So you’ve chosen St. Thomas for your Virgin Islands getaway. You’re gonna have a blast! Now to figure out the best way for you to get around the island…
If having complete freedom and independence during your vacation is important to you, renting a vehicle when you visit St. Thomas is definitely your best option. You won’t have to depend on taxis, buses, or your legs to get around so you can explore and play at your leisure.
But if the idea of driving on the left induces a panic attack, or if your budget can’t quite stretch to cover a vehicle rental, you can absolutely still have a full and exciting vacation on St. Thomas without actually getting behind the wheel yourself.
How do I get a taxi on St. Thomas?
St. Thomas is full of taxis, both official and non. Non-official taxis (gypsy taxis) can be found outside most grocery stores, the mall and both of the Kmarts. Gypsy taxis are unlicensed and thus you risk being taken advantage of without any recourse. Unless you are unable to catch an official taxi where you are (unlikely), leave the gypsy taxis for locals to use.
It’s super easy to get a taxi on St. Thomas in any high traffic area ( e.g. the airport, downtown Charlotte Amalie, Havensight, Red Hook, Tutu Valley Shopping Area, Magens Bay, Sapphire Beach, Coki Point Beach/Coral World). Indeed, on busy cruise ship days, it’s nearly impossible to avoid repeated solicitation for a taxi to go, “back to ship”.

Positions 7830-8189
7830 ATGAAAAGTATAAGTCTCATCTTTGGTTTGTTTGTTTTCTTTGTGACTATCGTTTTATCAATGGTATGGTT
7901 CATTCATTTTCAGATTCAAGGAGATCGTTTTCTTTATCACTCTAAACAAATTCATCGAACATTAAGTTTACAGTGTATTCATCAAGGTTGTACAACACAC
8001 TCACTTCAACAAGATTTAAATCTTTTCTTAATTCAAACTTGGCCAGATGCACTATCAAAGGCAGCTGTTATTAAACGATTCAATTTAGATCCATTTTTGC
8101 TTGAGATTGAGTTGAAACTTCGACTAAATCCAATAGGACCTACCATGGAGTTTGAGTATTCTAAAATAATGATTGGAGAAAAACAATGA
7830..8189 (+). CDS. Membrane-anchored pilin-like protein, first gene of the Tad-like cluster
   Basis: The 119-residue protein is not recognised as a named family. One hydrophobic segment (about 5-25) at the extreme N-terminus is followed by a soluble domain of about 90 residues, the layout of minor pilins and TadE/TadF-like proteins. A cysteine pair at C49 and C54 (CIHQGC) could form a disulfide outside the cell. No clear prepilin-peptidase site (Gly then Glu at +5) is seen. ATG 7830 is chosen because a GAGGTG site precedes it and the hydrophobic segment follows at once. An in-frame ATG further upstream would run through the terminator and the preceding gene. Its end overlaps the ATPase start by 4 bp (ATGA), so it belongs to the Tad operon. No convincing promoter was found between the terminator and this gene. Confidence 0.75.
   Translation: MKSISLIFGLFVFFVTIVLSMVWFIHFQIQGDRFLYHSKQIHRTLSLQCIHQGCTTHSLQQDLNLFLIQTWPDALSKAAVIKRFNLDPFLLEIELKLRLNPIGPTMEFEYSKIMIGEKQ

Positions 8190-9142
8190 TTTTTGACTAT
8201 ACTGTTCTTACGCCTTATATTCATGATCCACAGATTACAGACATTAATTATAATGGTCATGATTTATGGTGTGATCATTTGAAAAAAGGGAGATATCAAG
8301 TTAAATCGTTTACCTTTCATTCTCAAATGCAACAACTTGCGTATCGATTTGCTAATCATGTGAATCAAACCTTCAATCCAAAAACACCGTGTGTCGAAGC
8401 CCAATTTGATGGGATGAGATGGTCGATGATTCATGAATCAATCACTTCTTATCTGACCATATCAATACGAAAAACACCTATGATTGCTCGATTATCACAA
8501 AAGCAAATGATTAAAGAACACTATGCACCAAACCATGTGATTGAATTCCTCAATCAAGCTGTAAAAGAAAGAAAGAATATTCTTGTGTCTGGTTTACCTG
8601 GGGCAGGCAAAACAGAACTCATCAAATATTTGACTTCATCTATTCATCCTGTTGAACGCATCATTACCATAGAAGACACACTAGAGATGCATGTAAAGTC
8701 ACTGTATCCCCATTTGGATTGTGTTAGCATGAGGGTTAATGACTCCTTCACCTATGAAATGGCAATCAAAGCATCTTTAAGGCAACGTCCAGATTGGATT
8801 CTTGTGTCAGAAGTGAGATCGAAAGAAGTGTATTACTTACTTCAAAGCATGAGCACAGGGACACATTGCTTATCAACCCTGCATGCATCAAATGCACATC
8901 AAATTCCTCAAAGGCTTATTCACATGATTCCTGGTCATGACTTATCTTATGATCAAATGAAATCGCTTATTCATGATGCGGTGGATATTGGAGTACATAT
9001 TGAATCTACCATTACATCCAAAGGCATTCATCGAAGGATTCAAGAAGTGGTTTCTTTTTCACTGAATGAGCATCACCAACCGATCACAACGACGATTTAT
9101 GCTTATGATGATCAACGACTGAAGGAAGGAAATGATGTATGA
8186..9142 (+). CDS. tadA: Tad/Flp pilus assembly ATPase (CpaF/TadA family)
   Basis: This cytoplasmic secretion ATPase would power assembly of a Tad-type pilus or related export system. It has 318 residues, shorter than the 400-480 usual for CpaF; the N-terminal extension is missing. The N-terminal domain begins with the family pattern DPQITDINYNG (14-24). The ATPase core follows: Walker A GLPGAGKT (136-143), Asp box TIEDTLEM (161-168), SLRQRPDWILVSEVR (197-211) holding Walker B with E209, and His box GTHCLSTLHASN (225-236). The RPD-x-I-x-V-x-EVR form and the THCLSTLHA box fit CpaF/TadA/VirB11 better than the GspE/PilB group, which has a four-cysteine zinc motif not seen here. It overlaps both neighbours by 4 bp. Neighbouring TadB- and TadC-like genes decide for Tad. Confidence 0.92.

Keep in mind that when you’re getting a taxi from one high traffic area to another, the taxi drivers will fill their vans to the brink of capacity, which means you’ll be sharing with strangers. This is just the way it works here, so prepare yourself for the possibility of getting very cozy with someone you’ve never met before in the backseat of a passenger van. (And fork over a wad of cash to do it, no less! Don’t worry, what they say about what happens in Vegas is also true of St. Thomas.)
In lower traffic areas, as long as you have cell phone service , you can call any number of taxi companies and they will arrange to have one pick you up where you are. Keep in mind, however, that if you want to stay in a remote neighborhood or in a villa on a very difficult road, be prepared to wait, you could have a hard time getting a taxi to go there, in which case you will definitely need to rent a vehicle during your stay.
How do I catch a dollar safari bus on St. Thomas?
St. Thomas has a dollar safari bus system heavily utilized by locals. Safari buses are those fun/scary open-air taxis built onto the back of a pick-up truck. They are all independently-operated and there is no giant official schedule or rate system. But they pretty much operate with consistent routes and rates. The routes run most of the main thoroughfares. You can tell a local safari bus by the lack of tourists on board. Wave your arm to flag them down and they will usually stop. (How to tell when to get off?)
The way the rates work is divided by Tutu Valley – where Big Kmart, Tutu Park Mall, CostULess, Car dealerships are located. It’s roughly in the middle of the island. If you’re going from anywhere West of Tutu (Charlotte Amalie, Havensight) to Tutu, it costs a dollar. If you’re going from West of Tutu to East of Tutu, it costs $2. Same goes the other way around. If you’re coming from East of Tutu (Red Hook, Secret Harbor, Coki Point/Smith Bay) to Tutu, $1. If you’re coming from East of Tutu to somewhere West of Tutu, add another $1.